So to all China readers out there, this is my public service announcement for the day: Give blood, especially if you’re Rh-! You yourself might end up needing it someday, and if not, someone else will be very thankful that you did.


Responses

  1. Hi…I’m not a Chinese reader but a Japanese one and I think it’s the same problem here. I too am A- and was miffed when my Dr. referred me to another hospital at 38 weeks. No explanation at the time but I found out later that it was ‘just in case’. I’m not sure whether or not the larger hospital had a huge stash of A- blood but her little clinic didn’t. Anyway…happy ending to the story, I didn’t (thank goodness) need any blood and had a safe delivery. Hope you do too!
    By the way….I had no idea the Rhogam (sp?) was that expensive!

  2. oh my! That is weird! I am 0- and actually one of my Chinese friends is also 0- (no one in my family is but me!) so we decided that if either of us need blood,we would give it to each other!
    Also, I was also given a shot of rhogam after I gave birth, once before at 28 weeks and once after in the hospital.

  3. Hi! I am living in the Beijing area and have the AB- blood type. I am 28 weeks pregnant, and need to get the rhoGAM shot, but the only place offering it in Beijing is the SOS clinic – to the tune of 2700rmb, plus the 1500rmb doctor fee. Is there anyway you could e-mail me and let me know where you purchased the rhoGAM from? 1500rmb seems a lot less expensive than what SOS is telling me! Thanks so much. 🙂

  4. c”, hi..wanna share this w/ you… i/we never thought that im A- untl my 2nd baby suffered from hemolytic of a new born..almost 15 days in the NICU..my obgyne overlooked my rh factor…we were very thankful to the person donated the blood for my baby..we never saw him/her neither met..I’m looking forward to a blood donation to help those in my same situation…Thank God my daughter is turning ONE on August..and still praying for her succesful operation of her cleft lip..we’re proud of her..we love her so much..we thank God! c”,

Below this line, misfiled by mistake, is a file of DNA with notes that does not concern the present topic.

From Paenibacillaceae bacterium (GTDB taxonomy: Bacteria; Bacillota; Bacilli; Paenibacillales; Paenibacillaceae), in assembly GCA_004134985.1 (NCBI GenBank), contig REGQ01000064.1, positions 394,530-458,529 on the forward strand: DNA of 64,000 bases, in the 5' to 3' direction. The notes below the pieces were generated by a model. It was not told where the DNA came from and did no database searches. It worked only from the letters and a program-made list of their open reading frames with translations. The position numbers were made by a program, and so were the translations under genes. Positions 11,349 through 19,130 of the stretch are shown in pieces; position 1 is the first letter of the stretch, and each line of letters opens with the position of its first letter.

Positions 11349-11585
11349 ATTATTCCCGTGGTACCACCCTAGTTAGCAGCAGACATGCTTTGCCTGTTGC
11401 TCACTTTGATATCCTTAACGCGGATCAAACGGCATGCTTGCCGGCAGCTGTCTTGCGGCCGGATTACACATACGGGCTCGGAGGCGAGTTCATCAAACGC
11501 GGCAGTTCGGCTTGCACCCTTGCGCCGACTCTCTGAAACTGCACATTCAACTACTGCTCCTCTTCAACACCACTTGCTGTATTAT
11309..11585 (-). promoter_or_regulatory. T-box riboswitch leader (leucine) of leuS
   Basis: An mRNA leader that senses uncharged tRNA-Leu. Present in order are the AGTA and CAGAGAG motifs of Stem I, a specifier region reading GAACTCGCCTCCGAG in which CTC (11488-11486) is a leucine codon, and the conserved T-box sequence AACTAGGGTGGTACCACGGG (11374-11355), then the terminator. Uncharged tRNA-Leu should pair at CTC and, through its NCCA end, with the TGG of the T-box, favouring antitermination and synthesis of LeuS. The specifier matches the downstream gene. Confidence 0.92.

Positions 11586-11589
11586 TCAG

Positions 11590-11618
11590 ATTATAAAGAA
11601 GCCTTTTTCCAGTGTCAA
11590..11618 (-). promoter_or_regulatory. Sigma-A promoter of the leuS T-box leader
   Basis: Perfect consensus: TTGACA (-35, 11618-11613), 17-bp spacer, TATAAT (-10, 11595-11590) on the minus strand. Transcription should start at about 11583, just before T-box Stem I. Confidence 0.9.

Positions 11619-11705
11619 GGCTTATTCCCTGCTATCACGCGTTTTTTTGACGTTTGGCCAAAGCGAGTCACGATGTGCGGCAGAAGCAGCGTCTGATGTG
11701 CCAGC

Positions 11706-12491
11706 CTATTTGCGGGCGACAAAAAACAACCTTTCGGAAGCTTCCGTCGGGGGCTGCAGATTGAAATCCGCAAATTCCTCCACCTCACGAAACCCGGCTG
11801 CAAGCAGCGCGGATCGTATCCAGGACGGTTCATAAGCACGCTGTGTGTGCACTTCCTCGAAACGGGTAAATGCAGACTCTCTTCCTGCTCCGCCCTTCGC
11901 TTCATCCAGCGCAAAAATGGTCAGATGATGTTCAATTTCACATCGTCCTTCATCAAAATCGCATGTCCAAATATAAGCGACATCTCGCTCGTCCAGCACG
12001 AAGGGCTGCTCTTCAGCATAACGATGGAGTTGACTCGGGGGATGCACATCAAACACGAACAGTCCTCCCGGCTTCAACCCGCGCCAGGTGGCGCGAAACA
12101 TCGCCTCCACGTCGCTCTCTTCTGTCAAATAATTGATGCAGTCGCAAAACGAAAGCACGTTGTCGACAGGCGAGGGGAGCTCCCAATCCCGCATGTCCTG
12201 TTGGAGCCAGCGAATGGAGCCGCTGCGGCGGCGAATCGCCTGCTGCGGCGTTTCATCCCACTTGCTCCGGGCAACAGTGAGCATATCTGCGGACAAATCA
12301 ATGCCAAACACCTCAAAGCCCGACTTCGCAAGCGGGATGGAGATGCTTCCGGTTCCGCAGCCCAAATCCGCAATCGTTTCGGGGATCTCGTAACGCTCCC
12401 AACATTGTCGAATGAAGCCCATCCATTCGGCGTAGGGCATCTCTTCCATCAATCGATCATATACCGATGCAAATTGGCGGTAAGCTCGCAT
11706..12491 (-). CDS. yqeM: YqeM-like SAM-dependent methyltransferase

5. […] recognized me from my blog. I’d written a post awhile back, when I was still pregnant, about being Rh negative in China, where the majority of the population is Rh positive, and the challenges this poses for expats […]

  6. I find this fascinating. In one of my ESL classes, the topic of blood types randomly surfaced. My students did not know anything at all about Rh factor and since I am a nurse by training I told them all about it. Then I did some reading and discovered 99% of Chinese are +. Great for me since I am A+, but my husband is AB- and a pilot who frequently flies around in small airplanes, so you can imagine how I freaked at the thought of blood not being available should he, god forbid, ever need it.

    I have been in contact with the International SOS clinic in Beijing (the ones who have the private jet at Beijing airport for emergencies) about this and they say they do have resources for getting the blood.

    I’m glad you were able to get the Rhogam shot!

  7. If anyone would like to help a poor sick boy with leukemia, please email me. The boy has A- blood and needs a blood transfusion every week because of low platelet count. It costs RMB 1000 every time the blood bank provides blood for him. His story has been reported in the Nanjing newspaper recently. If you have this blood type, please donate blood to the boy.